Since this information is issued by the Minister's own Department, why cannot it be issued through the organised associations?

Conditions Of Sale


asked the Minister of Food what steps he is taking to enforce the provisions of the Food (Conditions of Sale) Order, which makes it illegal to impose conditions on the sale of foodstuffs.

We are much handicapped in enforcing this Order by people's reluctance to give evidence that conditions of sale have been imposed on them. If my hon. Friend will give me particulars of specific cases, I shall be glad to have full inquiries made.

Will my right hon. Friend watch particularly the activities of members of the Housewives' League, who are seeking to influence shopkeepers to impose conditions of sale in respect of the signature of a petition for the removal of the Minister from office?

Apart entirely from that laudable object, is the Minister aware that, when instances of these alleged proceedings are sent to his Department, it is not very sympathetic towards them, and that the Department does not seem very receptive?

If the hon. Member will send me the correspondence, I would very much like to have a look at it.

Sugar Ration


asked the Minister of Food, if, in view of present facts and future prospects in respect to sugar supplies, he will increase the sugar ration.

Meat Manufacturers' Permits


asked the Minister of Food if he will dissect the aggregate sterling value of butchers' and/ or meat manufacturers' permits under the following headings; Groups I, II, III, IV and general butchers, and show these for England, Wales, Scotland and Northern Ireland, respectively, under the classification of multiple traders, private traders and co-operatives.

I regret that the information which the hon. Member seeks is not immediately accessible. To extract it would involve research into the individual permits of some 45,000 retail butchers—who are the Group II mentioned—and 800 Group I manufacturers, 18,000 Group III manufacturers and 3,000 Group IV manufacturers. None of these groups of manufacturers has been classified according to the three economic types referred to.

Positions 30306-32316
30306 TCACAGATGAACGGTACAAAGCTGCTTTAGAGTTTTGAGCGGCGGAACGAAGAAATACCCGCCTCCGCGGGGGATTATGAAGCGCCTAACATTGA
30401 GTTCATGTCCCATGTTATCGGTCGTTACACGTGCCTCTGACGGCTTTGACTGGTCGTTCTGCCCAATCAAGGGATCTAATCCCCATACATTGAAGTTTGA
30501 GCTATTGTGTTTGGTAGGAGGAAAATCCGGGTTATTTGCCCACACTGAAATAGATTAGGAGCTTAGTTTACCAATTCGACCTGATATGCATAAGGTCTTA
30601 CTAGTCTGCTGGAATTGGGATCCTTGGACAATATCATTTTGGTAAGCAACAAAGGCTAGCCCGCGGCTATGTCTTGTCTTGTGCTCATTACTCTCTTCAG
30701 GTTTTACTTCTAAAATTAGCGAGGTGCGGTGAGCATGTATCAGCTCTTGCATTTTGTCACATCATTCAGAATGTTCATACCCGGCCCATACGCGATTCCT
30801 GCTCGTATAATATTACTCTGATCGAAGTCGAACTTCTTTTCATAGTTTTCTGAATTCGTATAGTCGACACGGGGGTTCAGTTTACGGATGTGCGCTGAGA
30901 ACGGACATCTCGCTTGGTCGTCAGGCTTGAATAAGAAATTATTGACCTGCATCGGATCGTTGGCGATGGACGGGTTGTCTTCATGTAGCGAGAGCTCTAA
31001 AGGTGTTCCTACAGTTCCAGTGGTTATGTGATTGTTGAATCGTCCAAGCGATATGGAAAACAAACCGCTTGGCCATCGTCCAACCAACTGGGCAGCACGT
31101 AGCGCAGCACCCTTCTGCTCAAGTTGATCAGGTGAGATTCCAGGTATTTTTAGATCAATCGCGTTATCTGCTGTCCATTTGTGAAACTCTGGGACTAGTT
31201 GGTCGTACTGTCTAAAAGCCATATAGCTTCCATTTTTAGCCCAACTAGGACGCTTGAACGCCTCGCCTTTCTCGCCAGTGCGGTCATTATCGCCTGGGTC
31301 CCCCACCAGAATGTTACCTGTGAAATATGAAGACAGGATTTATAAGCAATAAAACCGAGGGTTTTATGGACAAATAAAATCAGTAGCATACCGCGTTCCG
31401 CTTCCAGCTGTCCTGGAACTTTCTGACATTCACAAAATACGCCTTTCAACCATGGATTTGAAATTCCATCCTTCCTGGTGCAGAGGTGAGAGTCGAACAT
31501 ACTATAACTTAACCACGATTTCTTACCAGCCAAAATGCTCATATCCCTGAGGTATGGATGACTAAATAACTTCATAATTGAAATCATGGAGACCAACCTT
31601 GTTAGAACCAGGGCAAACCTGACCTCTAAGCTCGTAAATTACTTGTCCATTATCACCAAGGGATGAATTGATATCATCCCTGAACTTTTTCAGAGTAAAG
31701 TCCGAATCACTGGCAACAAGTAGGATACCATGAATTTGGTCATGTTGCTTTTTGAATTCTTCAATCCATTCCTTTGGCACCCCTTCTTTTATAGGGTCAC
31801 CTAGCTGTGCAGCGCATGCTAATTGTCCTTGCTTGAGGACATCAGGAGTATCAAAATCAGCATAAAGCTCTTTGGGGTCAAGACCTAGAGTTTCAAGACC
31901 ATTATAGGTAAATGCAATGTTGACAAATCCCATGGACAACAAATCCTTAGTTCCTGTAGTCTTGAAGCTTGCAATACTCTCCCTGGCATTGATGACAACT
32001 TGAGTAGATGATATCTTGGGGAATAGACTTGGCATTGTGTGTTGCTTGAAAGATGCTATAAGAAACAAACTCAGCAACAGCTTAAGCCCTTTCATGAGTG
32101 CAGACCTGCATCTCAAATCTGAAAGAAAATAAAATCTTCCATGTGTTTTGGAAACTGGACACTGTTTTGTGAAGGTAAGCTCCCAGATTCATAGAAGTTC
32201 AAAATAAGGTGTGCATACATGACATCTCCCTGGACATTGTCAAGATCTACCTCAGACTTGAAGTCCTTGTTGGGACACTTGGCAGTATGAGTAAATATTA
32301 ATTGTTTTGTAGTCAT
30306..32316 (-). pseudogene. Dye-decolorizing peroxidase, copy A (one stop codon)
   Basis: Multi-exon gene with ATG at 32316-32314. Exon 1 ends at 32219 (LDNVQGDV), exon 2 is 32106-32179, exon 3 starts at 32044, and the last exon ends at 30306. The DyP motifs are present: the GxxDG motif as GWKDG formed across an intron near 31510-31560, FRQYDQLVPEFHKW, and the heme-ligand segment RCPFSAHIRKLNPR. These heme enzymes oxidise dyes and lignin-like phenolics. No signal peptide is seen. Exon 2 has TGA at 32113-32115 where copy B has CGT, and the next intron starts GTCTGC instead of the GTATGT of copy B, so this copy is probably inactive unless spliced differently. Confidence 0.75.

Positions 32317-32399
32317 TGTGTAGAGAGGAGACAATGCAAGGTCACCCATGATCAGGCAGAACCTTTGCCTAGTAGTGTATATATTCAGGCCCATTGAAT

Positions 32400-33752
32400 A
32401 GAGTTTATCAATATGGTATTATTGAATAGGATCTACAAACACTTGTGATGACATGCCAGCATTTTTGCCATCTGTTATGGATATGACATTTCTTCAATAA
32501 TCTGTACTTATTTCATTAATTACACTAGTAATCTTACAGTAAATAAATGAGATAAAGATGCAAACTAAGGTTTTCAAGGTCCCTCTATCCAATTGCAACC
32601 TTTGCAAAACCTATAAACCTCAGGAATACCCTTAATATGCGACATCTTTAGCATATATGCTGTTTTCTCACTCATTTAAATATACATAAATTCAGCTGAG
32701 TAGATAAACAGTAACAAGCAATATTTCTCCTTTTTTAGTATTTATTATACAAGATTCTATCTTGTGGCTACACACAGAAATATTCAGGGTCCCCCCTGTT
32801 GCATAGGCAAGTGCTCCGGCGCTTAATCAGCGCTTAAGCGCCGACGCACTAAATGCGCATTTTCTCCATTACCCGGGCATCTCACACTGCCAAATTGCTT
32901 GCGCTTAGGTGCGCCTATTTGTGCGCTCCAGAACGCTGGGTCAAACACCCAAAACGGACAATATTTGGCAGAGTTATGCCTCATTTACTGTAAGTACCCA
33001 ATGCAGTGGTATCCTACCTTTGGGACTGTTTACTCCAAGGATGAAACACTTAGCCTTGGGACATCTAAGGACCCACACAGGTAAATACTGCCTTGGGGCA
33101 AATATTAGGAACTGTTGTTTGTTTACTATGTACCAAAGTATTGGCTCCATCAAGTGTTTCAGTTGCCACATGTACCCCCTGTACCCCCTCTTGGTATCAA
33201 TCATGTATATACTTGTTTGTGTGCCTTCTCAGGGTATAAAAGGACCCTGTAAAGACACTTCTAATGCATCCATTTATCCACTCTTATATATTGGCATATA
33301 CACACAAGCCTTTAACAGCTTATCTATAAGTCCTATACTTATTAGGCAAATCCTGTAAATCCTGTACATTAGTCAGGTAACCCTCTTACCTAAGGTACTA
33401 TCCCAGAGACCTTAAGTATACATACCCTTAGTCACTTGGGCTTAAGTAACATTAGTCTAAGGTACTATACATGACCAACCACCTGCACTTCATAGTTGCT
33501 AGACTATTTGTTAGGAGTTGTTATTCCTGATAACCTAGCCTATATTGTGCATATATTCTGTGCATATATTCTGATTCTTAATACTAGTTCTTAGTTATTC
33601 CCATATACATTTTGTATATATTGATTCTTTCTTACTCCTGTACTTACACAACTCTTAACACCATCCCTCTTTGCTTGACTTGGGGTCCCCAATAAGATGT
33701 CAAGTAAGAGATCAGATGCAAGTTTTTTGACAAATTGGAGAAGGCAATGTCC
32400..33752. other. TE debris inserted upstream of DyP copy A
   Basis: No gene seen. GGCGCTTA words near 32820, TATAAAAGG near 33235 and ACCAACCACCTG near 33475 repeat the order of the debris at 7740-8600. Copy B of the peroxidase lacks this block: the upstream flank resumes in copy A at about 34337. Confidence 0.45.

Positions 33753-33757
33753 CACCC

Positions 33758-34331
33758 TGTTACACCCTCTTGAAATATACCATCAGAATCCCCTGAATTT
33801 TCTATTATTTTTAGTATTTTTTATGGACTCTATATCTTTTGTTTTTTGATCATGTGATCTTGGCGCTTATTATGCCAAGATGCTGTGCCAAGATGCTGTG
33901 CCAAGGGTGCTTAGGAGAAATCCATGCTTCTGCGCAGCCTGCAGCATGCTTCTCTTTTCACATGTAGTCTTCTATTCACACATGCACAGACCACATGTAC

58 and 59.

asked the Minister of Food (1) if he will give the average daily supplies per capita of the following foodstuffs during the 12 months to June, 1947; tomatoes and fruits of all sorts, poultry, game and rabbits, leafy, green, yellow and other vegetables;

(2) if he will give figures, based on retail weight, showing the total value of supplies per capita per annum of fats, including butter, in terms of fat content for the years 1934–38, 1945, 1946 and June, 1946 to June, 1947, showing the value in equivalent fat content for the same years of the following four food-groups: butter, margarine, lard and compound lard, other edible oils and fats.

As I told the hon. Member on 14th May, we shall shortly be publishing figures of the consumption of various foodstuffs in the United Kingdom in some detail. These will give him the information he requires, and I should be grateful if he would wait for their publication, as piecemeal reproduction of the rather extensive statistical tables would lay a considerable strain on the OFFICIAL REPORT.

Can the Minister tell us the date when this information will be available, and, further, in answer to Question No. 59, can he say whether the actual loss is equivalent in value at the present time, as compared with prewar, to over 25 per cent.?

As to the first part of the question, the figures are ready now, and it is a question how long the Stationery Office will take to deal with them, and that may not be quite as short a time as we would wish, as there is some congestion; but we shall do our very best to get them as soon as possible. I do not think that I had better attempt to answer from memory the second part of, the question.

Is my right hon. Friend certain that it is advisable, or that any useful purpose is served, by publishing such figures? Is he not aware that the figures in his Dundee speech, in which he gave the amount of fats and butter as being only half that of prewar have been misrepresented by hon. Members opposite, by the Press and by the Housewives' League?

I am well aware that, as the hon. Lady says, any figures may be distorted, and some have been distorted, but I think our function, as a Government Department, is to give the fullest and most exact figures we can.

Is the Minister aware that these Questions were put down with the idea of getting at the facts, and that there is nothing underlying them other than that?

Camembert Cheese